Opt for a platform that is hassle free, for you and your customers, that accommodates your existing tech without any issues. International Payments This is an extension on the importance of different international currencies, taken a step further. There are numerous payment methods outside of the UK that are specific to certain countries or geographical region. 

In the EU, customers may use SEPA Direct Debit, in the Netherlands many use iDEAL, whereas Giropay is popular in Germany. These are examples of more local payment methods, and while they might not be as famous as Apple Pay or PayPal, they host millions of transactions annually and should be incorporated into your payment platforms when possible.

 

Card Types

It’s worth bearing in mind that most platforms won’t accept all payment and card types. This is often not widely advertised, so you’ll want to do some thorough research into exactly what each platform can offer, and what they cannot cater for with your card types. 

 

Security

With highly personal customer information including home addresses and card details being stored digitally, security is one of the most important aspects of your payment platform. 

Take a minute to check if your preferred platform is PCI compliant. This is the Payment Cards Industry Data Security Standard (or PCI DSS), created to create a global standard of security for ecommerce and other digital transactions.

Pair this knowledge with the platforms reputation, trusted SSL encryption and other research to form a complete picture of the full security options of each platform before making your decision. 

Hosted or integrated?  

It’s possible to host the payment platform for your ecommerce site either externally to your website, or integrate it into your current setup. Both have pros and cons, so let’s take a look at which option might be best for you.

Hosted

When using a hosted payment platform, the customer begins the process on your site and is then directed to a 3rd party site to complete the payment. 

Can be great for security as the payment platform takes responsibility for the security and data handling of any payment specific metrics. Due to its flexibility, it’s also a useful interim as you grow your business securely.

The downside to this option is the lack of control of the overall user experience. Even if you provide a top of the range checkout experience for your customers on your site, your payment process will only be as good as the hosted payment platform that they are directed to to complete the purchase. So choose your platform wisely.

Integrated

If you integrate your payment platform yourself, the entire payment process is placed onto your site. So you’ve got total responsibility and total control. Naturally, this is the best fit for a lot of larger companies who want to maintain control over their systems to the most finite detail.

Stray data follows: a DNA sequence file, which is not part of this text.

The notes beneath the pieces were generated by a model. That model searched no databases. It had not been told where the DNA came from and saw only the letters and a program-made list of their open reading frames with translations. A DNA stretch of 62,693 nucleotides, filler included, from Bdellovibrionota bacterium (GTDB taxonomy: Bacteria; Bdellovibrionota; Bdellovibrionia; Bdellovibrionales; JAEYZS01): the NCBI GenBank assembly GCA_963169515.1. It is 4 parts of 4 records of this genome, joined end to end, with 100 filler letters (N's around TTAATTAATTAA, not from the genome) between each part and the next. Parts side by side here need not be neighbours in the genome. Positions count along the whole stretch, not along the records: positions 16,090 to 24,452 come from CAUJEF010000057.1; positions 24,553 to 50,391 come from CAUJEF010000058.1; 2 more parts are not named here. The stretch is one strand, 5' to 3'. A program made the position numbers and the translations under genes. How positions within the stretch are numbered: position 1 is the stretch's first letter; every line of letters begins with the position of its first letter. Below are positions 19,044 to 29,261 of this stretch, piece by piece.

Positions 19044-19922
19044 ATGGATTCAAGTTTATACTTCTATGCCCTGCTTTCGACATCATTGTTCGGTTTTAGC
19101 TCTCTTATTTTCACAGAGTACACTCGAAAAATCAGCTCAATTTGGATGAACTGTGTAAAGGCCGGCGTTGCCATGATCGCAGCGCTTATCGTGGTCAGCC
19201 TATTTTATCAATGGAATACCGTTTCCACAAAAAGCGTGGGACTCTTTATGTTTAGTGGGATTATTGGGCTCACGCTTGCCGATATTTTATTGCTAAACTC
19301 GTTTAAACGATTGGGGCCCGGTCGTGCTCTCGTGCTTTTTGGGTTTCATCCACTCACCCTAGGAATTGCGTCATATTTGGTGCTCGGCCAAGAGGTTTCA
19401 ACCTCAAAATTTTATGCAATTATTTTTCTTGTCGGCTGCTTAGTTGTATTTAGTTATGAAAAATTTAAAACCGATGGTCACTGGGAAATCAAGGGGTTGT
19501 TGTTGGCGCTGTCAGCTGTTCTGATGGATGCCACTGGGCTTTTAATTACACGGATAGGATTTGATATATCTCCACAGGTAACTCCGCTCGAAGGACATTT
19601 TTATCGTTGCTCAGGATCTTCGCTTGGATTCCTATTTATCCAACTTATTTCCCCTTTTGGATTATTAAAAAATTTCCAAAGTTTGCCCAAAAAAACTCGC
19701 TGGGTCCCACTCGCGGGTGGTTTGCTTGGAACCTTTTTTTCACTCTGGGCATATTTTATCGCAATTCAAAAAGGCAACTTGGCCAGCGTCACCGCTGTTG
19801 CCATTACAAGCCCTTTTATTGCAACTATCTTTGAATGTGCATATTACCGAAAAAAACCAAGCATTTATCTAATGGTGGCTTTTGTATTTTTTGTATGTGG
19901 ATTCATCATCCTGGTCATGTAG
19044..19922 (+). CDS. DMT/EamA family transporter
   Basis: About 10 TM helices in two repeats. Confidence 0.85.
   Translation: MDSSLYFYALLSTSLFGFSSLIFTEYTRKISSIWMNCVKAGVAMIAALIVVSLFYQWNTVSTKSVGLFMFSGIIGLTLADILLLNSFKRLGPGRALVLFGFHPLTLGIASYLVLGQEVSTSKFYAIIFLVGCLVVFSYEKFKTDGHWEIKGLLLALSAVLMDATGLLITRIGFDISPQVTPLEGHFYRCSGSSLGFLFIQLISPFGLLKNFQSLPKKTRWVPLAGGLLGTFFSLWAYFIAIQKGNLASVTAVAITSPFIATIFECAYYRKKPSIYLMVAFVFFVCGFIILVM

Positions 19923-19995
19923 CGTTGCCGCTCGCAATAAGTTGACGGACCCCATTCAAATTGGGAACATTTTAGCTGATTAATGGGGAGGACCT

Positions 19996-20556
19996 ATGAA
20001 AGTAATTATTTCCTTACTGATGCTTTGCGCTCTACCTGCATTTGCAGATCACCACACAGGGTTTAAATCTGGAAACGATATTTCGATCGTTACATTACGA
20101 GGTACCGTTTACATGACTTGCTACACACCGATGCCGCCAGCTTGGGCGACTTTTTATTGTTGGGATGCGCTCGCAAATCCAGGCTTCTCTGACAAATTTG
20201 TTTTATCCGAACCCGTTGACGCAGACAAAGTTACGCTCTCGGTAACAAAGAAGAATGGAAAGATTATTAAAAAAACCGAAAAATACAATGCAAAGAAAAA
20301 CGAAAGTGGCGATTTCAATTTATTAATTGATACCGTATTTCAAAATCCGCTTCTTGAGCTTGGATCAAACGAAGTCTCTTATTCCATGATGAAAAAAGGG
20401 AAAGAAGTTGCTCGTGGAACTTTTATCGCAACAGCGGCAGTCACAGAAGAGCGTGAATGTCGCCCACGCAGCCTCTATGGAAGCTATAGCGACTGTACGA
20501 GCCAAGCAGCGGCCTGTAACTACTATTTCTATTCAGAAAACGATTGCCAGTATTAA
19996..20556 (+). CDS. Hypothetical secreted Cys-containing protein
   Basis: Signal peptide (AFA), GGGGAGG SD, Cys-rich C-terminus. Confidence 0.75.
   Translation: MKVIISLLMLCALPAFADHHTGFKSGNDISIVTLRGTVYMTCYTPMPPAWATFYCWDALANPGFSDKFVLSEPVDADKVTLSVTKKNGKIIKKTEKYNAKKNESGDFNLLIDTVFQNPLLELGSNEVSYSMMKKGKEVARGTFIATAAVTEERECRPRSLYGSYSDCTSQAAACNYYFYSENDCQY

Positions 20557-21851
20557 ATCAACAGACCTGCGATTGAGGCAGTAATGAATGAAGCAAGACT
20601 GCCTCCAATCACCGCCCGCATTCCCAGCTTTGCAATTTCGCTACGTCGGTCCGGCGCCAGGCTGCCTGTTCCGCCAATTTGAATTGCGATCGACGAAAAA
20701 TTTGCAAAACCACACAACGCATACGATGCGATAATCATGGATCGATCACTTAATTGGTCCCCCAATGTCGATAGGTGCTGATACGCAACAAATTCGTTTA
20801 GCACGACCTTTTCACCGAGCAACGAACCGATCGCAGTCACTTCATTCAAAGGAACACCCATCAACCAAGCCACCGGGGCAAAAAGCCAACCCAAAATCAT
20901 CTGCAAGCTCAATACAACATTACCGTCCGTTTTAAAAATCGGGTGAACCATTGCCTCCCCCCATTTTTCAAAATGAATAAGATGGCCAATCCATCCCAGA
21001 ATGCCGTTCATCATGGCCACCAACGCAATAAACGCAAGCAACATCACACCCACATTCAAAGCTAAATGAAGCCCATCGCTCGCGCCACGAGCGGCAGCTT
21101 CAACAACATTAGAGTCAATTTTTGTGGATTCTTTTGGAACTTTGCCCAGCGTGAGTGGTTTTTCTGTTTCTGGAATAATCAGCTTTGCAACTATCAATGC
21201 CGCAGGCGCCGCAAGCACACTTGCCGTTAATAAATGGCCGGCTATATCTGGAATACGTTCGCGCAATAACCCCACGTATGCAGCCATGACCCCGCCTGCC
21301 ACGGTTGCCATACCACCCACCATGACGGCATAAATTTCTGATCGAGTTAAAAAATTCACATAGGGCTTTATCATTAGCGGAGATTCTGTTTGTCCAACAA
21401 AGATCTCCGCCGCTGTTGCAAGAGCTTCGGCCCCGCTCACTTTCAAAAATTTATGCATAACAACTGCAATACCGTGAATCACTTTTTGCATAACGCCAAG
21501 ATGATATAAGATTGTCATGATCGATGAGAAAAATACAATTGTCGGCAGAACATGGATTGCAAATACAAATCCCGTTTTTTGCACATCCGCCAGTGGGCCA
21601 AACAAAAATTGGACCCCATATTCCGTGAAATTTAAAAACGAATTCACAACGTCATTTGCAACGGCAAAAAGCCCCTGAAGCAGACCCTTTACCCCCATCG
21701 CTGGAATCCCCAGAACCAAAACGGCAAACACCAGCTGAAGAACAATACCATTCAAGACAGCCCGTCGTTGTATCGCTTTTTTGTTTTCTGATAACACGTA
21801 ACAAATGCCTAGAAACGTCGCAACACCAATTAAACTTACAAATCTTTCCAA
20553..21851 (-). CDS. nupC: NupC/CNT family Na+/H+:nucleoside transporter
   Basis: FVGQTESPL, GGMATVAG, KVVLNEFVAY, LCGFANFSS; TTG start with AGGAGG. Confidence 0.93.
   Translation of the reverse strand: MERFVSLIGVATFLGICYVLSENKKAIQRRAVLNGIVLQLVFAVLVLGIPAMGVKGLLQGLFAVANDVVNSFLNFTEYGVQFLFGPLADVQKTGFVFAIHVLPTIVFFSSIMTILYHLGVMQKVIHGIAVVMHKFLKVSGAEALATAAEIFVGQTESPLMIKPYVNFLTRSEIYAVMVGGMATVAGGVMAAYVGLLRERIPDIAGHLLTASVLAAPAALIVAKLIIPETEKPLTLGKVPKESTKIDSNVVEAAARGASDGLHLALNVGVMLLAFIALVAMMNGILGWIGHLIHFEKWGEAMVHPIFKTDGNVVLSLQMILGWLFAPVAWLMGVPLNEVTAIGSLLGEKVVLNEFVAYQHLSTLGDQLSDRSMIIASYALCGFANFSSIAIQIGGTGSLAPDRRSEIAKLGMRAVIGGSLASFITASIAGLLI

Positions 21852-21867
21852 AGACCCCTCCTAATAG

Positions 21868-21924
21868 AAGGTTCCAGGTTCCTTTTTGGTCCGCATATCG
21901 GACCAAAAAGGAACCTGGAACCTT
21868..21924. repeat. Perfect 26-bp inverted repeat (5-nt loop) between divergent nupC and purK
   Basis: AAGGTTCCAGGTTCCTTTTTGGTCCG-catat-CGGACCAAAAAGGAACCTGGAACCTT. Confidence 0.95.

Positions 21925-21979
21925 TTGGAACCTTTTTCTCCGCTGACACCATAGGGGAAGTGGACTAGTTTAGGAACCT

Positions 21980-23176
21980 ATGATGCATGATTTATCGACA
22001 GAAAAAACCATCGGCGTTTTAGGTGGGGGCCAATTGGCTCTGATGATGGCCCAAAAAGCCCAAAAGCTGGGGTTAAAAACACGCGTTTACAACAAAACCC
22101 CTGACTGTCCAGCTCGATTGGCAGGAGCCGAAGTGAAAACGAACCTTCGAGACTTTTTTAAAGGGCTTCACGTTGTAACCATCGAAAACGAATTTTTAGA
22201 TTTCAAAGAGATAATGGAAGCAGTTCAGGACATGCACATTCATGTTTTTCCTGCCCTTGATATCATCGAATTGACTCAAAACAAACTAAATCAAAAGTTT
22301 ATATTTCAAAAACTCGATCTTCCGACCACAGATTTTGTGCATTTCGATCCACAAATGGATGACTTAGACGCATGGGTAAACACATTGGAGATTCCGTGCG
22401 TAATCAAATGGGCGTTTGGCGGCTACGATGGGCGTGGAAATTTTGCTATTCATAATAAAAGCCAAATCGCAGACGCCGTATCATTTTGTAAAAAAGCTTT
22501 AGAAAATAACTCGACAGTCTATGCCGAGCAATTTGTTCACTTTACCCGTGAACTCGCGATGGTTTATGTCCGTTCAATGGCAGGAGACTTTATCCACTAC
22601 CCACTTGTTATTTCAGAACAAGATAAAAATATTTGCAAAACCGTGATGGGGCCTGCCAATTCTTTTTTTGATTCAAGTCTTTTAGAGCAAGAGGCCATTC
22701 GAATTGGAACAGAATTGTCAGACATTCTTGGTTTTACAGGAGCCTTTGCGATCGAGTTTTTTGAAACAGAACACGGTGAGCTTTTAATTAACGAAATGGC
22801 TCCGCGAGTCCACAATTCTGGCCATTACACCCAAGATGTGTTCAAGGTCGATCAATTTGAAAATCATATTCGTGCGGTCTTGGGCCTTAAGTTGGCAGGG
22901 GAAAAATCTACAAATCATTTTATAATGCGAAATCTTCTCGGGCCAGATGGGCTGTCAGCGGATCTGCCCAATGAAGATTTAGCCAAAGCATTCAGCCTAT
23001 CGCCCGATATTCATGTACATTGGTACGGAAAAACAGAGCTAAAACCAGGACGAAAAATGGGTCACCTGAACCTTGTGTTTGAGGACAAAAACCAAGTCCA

This frees you up from the limitations of integrated platforms and gives you the opportunity to finesse any little details and changes that you’d like to see in your ideal payment platform. These small changes can add up quickly and create an efficient and flawless platform that is unique to your site.

The downside to this option is the sheer amount of responsibility and pressure that comes with hosting every element of your payment platform. Security is paramount with this option. Redirects You’ll be familiar with this option if you’ve ever used PayPal or a similar service to complete a transaction online. The customer completes the transaction off site, using an alternative payment method like PayPal. 

There’s a brilliant simplicity here that might be just what your ecommerce site is after. It’s highly convenient for smaller businesses especially, simply use a redirect gateway and link your customers to a highly secure payment platform in seconds.

Of course, the downside to this is a lack of personalisation, scalability and control. You also have the slight headache of users being directed off of your site to make any purchase. When in an ideal world, you want to retain those users on your site for as long as possible throughout the process. However, this can be a decent starting point for smaller businesses.

In summary

As you can see, there’s a lot to consider. But ultimately, the payment process and user experience for your customers lies in a thoughtful and intentional choice behind your chosen payment platform. It’s a vital decision for your ecommerce site, so take your time to carefully consider each of the points mentioned above.

Security, your customer’s requirements and the size of your business are good starting points to build upon as you make your decision. Aim to find a platform that you trust and that can scale and develop as your business grows, giving you the advantage of flexibility over time.

It starts with discovery

Speak to us today and let’s start growing your business.

Get in touch Get in touch

It starts with discovery

Speak to us today and let’s start growing your business.